I would think that by October of 1981, a year after its initial release in New York, and two or three months after its Thai release, Times Square would have long since closed in Thailand and become a distant memory. But that didn’t stop Filmstar magazine from running an article promoting Robin herself, very much like the interviews with Robin published during her publicity tour nine months previous.
A quick-witted likeable young lady
Do you still remember Nicky, a quick witted rebelliously likable young girl from Times Square? If you are also someone who fell in love with that Nicky, here is a tiny reminiscence that she is happy to share. Even though it is not going to be as exciting as in the film, I bet you wouldn’t mind learning from her.
Nicky is Robin Johnson, 17 year old teenager from Brooklyn. Her accent is clearly a unique and gravelly Brooklynese when she speaks. When we met her, Robin Johnson’s hair was still chopped in a shaggy cut. “It would be too expensive to go to a beauty shop and have it stripped out.” she says, “And it would take hours. I’ll just wait till it grows back in the real way.”
Robin still remembers the role of Nicky so well even though a year has passed by. She and Trini Alvarado are friends on and off screen. Trini wants to be a song-writer. Robin, a rock singer — finally, she does give a street concert in Times Square.
“I love rock.” Robin says. “Van Halen. Led Zeppelin. Music makes you feel good — and sometimes sad. I remember the song called Damn Dog so well. It’s not punk. I hate punk music, the real punk that comes from England—The Clash. Sex Pistols. They’re maniacs: they want to die. I don’t mind New Wave so much. It has the same kind of roots, but it’s mellower.”
Robin starts to giggle when she thinks about one scene in the movie. “I’m really very wild-looking. I wear a mask like the Lone Ranger and a blue turtleneck sweater with blue glitter tights and a plastic-garbage-bag belt!”
Acting in the film was the first job Robin ever had. “That matures you. learning how to work and deal with people. Being street-smart helps in making a movie. There are certain rules you pick up— when to keep your mouth shut, when to do certain things. It’s like being in a different neighborhood — some people might give you a hassle, but if they do. you should keep your mouth shut, even if you get mad, and just walk the other way and get out of there. I learned responsibility. You become more considerate. I liked everybody I worked with except two out of a hundred. One woman really gave me a fit — she was such a big complainer. she must have gotten a B.A. in complaining! After a while. I just avoided her except when I absolutely had to work with her. ‘What am I going to get upset for?’ I asked myself. ‘I’m the one you see on the screen.’”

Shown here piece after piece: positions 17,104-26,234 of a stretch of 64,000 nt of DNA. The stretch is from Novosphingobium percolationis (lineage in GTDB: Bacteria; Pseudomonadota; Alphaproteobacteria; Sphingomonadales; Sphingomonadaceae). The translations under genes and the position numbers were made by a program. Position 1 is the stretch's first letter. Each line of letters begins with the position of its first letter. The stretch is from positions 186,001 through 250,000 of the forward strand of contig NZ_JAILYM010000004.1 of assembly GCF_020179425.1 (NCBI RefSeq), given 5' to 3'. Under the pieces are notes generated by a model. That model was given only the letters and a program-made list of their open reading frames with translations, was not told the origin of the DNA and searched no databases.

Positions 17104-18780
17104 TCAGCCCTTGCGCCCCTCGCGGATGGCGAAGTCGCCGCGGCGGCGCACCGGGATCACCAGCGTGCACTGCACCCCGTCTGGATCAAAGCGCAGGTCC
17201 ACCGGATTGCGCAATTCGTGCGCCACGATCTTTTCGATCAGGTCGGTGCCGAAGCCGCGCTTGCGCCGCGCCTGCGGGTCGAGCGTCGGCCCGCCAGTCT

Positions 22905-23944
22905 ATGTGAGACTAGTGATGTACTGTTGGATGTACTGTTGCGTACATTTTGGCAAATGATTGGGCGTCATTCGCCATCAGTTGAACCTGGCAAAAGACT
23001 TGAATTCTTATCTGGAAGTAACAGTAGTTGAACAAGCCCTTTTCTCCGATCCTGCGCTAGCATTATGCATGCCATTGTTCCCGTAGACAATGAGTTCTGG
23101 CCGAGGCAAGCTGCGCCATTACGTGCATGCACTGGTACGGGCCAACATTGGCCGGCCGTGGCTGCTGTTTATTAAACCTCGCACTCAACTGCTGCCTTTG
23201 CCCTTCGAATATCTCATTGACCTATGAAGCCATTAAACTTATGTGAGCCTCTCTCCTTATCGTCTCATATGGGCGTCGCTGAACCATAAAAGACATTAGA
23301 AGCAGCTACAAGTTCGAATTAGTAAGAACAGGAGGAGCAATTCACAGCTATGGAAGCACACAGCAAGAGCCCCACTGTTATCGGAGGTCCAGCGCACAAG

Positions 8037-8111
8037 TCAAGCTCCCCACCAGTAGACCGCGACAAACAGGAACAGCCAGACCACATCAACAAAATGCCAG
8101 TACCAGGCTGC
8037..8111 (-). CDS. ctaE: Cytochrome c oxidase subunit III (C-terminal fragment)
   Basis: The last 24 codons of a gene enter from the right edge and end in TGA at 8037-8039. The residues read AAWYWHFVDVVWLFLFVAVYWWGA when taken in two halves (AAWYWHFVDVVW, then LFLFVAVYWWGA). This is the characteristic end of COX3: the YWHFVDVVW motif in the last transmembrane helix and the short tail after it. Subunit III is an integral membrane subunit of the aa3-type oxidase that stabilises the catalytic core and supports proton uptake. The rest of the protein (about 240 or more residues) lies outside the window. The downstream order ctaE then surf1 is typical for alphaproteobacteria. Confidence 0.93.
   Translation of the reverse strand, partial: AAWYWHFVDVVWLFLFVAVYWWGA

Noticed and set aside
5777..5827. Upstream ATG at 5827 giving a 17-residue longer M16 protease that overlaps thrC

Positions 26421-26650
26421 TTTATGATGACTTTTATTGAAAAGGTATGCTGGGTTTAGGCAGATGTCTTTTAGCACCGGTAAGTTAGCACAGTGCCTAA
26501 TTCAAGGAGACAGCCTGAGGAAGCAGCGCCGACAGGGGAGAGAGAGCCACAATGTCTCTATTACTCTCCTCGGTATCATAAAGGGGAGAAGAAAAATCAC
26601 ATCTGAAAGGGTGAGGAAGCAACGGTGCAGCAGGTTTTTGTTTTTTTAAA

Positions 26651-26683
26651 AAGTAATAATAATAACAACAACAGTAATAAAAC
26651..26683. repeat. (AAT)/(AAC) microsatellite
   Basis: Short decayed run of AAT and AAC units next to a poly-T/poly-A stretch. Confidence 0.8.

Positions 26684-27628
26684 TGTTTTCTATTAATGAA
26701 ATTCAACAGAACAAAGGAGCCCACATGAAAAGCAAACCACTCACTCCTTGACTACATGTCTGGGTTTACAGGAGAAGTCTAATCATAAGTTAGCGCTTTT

Robin goes to Brooklyn Tech high school. “I never get along with my teachers,” she says. “I’m rebellious. I don’t like people in authority.”
Robin remembered a casting scout, who arranged for Robin to go to an audition in Manhattan. That audition feels like it wrecks her brains. Back then, in her head she thought “I just wanted to go home to sleep but my friend Cindi was with me, and she says. ‘No. no. no. you’ve got to go. “I had to fill out a sheet with height, weight, eye color, hair color—stuff like that. Then, they’re putting me on tape, inside the studio room I was sitting there like a dummy and read the script. I don’t know why they have chosen me but I got a part in Times Square.”
“It’s a nice feeling to be picked out of so many.” Robin says. “People call me a natural talent, but what I say to that is that the character I play is very close to me so that my actions are natural. It’s easy to play someone like yourself.”
Around her neck, she wears a couple of gold chains. One has her birth sign. Gemini, dangling from it; the other, a tiny round gold circle, contains a diamond chip. “Trini and I were given diamonds by the crew at a party when the movie was finished,” Robin explains, her eyes wide. “When I saw the Tiffany bag it came in. I said. ‘My God!’ I put it on, and I haven’t taken it off since.”
I managed to have this article translated professionally by Joy Busai (whose website, www.thaienglishhq.com, unfortunately seems to be down at the moment), and she noticed that it seemed itself to be an almost word-for-word translation into Thai of Robin’s interview in Seventeen Magazine from October 1980. While it got me a discount on the translation, it was something of a disappointment to find that one of the last contemporary Times Square articles contained absolutely nothing new.
Photo roundup: Page 40 is cropped from the image used most prominently for a UK lobby card.
Bottom left on p. 41 is the shot published in Playboy, Vol. 28 No. 1, January 1981. Top to bottom at right: a shot of the final concert previously used on the UK soundtrack sampler; Nicky cutting Pammy’s hand, with a boom microphone front and center, as seen in the Japanese souvenir program book; a previously-unpublished, as far as I know, full frame from the film showing the extra empty space at the top; and a shot of Robin as Nicky that accompanied her October 1980 interview in Seventeen, which itself was translated into Thai in the issue of Filmstar three months before this one.
Page 41, top left, is the Yoram Kahana shot that first appeared, again as far as I know, in Movie 81 No. 2. Directly below is UK publicity still 21. Below that, captioned “ROBIN”, is TS-69-34A/4. To its right is a shot taken within seconds of the UK lobby card but itself seems to be making its first appearance here. To the right is TS-82-30/4, and finally at the bottom right is another frame from the film with extra space at the top and bottom.
Filmstar Vol. 1 No. 6, 1 October 1981, pp. 40-42 (magazine (periodical), AAT ID: 300215389)
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